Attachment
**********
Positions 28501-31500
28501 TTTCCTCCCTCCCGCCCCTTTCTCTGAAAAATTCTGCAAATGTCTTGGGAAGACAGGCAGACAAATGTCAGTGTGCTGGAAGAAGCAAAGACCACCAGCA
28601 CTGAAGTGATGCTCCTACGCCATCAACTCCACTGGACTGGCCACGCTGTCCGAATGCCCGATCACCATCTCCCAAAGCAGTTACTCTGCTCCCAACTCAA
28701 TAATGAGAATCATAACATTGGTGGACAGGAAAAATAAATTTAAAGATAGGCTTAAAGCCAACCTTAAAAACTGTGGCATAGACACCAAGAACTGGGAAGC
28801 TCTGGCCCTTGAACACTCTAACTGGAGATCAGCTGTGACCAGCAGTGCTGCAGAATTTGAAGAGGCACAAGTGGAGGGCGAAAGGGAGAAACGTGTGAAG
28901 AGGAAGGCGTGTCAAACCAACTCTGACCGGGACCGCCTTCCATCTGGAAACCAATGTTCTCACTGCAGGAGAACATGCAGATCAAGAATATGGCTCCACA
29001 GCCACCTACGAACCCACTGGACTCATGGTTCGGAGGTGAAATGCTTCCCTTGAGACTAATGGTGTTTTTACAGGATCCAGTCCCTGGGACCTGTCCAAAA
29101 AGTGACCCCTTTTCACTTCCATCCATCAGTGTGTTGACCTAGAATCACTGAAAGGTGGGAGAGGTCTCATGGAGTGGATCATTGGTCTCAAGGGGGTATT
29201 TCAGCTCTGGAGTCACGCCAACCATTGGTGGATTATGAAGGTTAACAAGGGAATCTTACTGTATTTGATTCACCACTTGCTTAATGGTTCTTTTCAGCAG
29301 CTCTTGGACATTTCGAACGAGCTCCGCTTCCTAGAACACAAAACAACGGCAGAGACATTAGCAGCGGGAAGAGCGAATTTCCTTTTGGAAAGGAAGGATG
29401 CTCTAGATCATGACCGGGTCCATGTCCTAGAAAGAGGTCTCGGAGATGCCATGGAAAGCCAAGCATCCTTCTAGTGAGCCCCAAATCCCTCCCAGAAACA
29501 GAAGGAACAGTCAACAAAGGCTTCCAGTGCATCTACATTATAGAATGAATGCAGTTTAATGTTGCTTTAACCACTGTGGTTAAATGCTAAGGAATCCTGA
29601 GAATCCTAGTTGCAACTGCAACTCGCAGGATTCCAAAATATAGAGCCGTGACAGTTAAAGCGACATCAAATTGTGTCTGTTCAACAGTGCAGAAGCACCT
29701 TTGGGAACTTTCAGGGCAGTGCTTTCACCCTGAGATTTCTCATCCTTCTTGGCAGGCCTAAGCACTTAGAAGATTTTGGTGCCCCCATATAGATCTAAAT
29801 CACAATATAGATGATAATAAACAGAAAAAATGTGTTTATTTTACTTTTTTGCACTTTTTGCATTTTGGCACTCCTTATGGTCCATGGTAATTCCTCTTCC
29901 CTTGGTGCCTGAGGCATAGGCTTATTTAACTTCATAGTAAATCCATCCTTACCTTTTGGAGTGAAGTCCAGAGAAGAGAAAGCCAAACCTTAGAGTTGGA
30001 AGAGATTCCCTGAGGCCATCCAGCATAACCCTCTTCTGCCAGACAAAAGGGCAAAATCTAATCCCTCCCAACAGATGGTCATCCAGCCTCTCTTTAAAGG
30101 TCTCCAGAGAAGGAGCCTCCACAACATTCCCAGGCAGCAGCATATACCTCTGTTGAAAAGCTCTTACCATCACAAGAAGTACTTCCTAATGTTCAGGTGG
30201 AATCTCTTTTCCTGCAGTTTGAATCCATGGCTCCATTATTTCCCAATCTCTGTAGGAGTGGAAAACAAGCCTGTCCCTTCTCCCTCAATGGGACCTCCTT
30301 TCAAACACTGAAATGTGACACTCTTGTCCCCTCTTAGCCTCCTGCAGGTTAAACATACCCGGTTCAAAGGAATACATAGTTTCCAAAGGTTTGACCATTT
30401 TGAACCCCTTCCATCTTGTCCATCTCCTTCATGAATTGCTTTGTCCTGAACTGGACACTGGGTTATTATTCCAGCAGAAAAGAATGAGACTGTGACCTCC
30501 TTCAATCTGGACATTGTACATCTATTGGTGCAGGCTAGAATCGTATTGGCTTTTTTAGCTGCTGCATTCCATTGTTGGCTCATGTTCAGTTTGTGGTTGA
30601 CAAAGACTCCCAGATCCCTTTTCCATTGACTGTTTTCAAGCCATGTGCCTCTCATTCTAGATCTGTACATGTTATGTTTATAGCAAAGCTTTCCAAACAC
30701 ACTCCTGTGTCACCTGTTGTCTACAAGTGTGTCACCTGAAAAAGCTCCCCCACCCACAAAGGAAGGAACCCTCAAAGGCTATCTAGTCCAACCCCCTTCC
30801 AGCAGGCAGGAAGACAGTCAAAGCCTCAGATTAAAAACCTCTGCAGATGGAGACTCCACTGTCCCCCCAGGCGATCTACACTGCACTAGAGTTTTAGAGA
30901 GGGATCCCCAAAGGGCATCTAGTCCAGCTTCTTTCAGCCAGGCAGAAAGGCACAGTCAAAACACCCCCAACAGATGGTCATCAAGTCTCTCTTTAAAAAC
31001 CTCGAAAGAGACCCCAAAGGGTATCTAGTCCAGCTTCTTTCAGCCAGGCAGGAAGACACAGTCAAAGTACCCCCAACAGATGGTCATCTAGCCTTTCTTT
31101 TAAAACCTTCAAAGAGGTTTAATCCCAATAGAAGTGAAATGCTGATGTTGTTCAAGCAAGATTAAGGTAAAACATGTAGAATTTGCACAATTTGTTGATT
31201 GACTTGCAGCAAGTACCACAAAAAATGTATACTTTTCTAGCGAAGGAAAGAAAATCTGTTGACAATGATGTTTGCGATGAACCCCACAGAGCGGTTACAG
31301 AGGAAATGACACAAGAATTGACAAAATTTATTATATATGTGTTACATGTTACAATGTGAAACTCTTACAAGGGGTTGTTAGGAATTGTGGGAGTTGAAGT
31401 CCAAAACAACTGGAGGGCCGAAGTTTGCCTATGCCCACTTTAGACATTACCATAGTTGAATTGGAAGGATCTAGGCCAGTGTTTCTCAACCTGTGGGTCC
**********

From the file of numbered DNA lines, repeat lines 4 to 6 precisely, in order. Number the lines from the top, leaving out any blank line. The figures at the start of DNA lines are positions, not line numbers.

28701 TAATGAGAATCATAACATTGGTGGACAGGAAAAATAAATTTAAAGATAGGCTTAAAGCCAACCTTAAAAACTGTGGCATAGACACCAAGAACTGGGAAGC
28801 TCTGGCCCTTGAACACTCTAACTGGAGATCAGCTGTGACCAGCAGTGCTGCAGAATTTGAAGAGGCACAAGTGGAGGGCGAAAGGGAGAAACGTGTGAAG
28901 AGGAAGGCGTGTCAAACCAACTCTGACCGGGACCGCCTTCCATCTGGAAACCAATGTTCTCACTGCAGGAGAACATGCAGATCAAGAATATGGCTCCACA